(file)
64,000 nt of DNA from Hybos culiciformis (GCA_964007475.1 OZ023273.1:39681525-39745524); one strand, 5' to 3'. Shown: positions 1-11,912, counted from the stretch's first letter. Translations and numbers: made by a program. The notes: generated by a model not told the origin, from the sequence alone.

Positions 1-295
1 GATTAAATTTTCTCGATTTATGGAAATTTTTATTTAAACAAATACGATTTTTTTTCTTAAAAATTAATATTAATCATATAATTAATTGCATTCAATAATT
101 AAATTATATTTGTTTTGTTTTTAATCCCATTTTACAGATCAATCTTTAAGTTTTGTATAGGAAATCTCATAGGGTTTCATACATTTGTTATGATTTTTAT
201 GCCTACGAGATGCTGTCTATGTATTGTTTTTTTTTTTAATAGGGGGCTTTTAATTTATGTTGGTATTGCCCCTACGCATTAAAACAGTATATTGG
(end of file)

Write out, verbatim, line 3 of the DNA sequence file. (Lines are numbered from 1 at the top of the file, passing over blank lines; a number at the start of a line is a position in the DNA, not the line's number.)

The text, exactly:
1 GATTAAATTTTCTCGATTTATGGAAATTTTTATTTAAACAAATACGATTTTTTTTCTTAAAAATTAATATTAATCATATAATTAATTGCATTCAATAATT